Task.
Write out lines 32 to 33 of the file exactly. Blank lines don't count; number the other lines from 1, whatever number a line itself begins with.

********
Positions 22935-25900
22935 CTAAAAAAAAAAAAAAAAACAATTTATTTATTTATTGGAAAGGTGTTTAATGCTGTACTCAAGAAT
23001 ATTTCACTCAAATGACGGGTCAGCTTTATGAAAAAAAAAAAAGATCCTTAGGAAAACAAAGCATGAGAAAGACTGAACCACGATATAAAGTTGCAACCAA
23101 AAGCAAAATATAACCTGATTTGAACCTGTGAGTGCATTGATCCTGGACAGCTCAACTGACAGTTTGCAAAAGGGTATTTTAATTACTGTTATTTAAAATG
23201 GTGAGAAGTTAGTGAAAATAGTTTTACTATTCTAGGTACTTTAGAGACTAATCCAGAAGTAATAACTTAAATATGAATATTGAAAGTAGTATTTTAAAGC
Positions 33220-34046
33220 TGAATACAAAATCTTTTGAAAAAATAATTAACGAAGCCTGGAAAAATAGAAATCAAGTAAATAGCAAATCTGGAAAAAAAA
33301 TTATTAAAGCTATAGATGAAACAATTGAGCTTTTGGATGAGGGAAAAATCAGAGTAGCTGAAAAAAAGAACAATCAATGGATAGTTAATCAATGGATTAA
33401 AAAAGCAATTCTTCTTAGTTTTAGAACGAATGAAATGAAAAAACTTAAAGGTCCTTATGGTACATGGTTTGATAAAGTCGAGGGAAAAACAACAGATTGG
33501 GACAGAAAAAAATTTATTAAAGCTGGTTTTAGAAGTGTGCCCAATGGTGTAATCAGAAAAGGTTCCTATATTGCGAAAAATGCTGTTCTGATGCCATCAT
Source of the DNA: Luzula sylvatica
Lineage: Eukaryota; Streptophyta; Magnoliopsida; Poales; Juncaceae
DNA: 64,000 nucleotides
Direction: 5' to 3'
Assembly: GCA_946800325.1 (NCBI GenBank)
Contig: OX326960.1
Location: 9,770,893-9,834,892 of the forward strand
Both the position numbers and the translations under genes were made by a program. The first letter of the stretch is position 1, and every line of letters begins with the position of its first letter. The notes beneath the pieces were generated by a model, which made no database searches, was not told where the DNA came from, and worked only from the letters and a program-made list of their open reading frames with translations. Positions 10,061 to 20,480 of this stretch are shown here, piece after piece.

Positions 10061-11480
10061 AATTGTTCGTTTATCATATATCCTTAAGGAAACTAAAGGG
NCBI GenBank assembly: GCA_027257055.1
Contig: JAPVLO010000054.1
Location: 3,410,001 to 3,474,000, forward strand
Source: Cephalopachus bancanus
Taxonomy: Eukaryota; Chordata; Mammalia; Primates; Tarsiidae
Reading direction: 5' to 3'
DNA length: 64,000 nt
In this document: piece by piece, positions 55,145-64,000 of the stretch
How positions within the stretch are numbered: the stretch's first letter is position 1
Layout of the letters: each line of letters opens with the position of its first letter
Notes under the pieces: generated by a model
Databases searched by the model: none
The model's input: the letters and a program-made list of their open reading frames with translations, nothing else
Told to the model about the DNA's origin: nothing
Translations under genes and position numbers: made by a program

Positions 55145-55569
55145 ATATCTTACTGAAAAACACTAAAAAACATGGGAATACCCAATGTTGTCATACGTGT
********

Databases searched by the model: none
The model's input: the letters and a program-made list of their open reading frames with translations, nothing else